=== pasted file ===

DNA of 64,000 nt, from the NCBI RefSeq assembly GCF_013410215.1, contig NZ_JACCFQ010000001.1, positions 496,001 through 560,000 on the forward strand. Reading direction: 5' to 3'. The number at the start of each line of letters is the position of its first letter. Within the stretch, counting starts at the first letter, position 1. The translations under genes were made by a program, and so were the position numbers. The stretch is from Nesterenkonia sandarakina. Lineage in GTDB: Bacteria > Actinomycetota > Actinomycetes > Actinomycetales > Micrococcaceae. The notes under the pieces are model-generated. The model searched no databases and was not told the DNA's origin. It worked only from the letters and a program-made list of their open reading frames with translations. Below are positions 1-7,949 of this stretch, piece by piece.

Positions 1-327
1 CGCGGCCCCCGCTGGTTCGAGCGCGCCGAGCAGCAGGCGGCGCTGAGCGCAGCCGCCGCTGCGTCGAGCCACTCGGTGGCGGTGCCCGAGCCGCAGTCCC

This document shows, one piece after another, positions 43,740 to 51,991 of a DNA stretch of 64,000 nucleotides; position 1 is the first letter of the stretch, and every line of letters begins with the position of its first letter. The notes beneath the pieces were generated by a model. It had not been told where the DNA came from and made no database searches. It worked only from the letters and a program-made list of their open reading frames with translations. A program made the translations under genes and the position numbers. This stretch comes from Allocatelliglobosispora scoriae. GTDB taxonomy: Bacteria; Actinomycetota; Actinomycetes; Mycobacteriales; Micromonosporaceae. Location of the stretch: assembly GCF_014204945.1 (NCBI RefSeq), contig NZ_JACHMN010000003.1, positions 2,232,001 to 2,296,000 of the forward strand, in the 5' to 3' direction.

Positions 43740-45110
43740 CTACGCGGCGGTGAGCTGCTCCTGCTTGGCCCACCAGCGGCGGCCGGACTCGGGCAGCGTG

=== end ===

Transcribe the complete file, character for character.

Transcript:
DNA of 64,000 nt, from the NCBI RefSeq assembly GCF_013410215.1, contig NZ_JACCFQ010000001.1, positions 496,001 through 560,000 on the forward strand. Reading direction: 5' to 3'. The number at the start of each line of letters is the position of its first letter. Within the stretch, counting starts at the first letter, position 1. The translations under genes were made by a program, and so were the position numbers. The stretch is from Nesterenkonia sandarakina. Lineage in GTDB: Bacteria > Actinomycetota > Actinomycetes > Actinomycetales > Micrococcaceae. The notes under the pieces are model-generated. The model searched no databases and was not told the DNA's origin. It worked only from the letters and a program-made list of their open reading frames with translations. Below are positions 1-7,949 of this stretch, piece by piece.

Positions 1-327
1 CGCGGCCCCCGCTGGTTCGAGCGCGCCGAGCAGCAGGCGGCGCTGAGCGCAGCCGCCGCTGCGTCGAGCCACTCGGTGGCGGTGCCCGAGCCGCAGTCCC

This document shows, one piece after another, positions 43,740 to 51,991 of a DNA stretch of 64,000 nucleotides; position 1 is the first letter of the stretch, and every line of letters begins with the position of its first letter. The notes beneath the pieces were generated by a model. It had not been told where the DNA came from and made no database searches. It worked only from the letters and a program-made list of their open reading frames with translations. A program made the translations under genes and the position numbers. This stretch comes from Allocatelliglobosispora scoriae. GTDB taxonomy: Bacteria; Actinomycetota; Actinomycetes; Mycobacteriales; Micromonosporaceae. Location of the stretch: assembly GCF_014204945.1 (NCBI RefSeq), contig NZ_JACHMN010000003.1, positions 2,232,001 to 2,296,000 of the forward strand, in the 5' to 3' direction.

Positions 43740-45110
43740 CTACGCGGCGGTGAGCTGCTCCTGCTTGGCCCACCAGCGGCGGCCGGACTCGGGCAGCGTG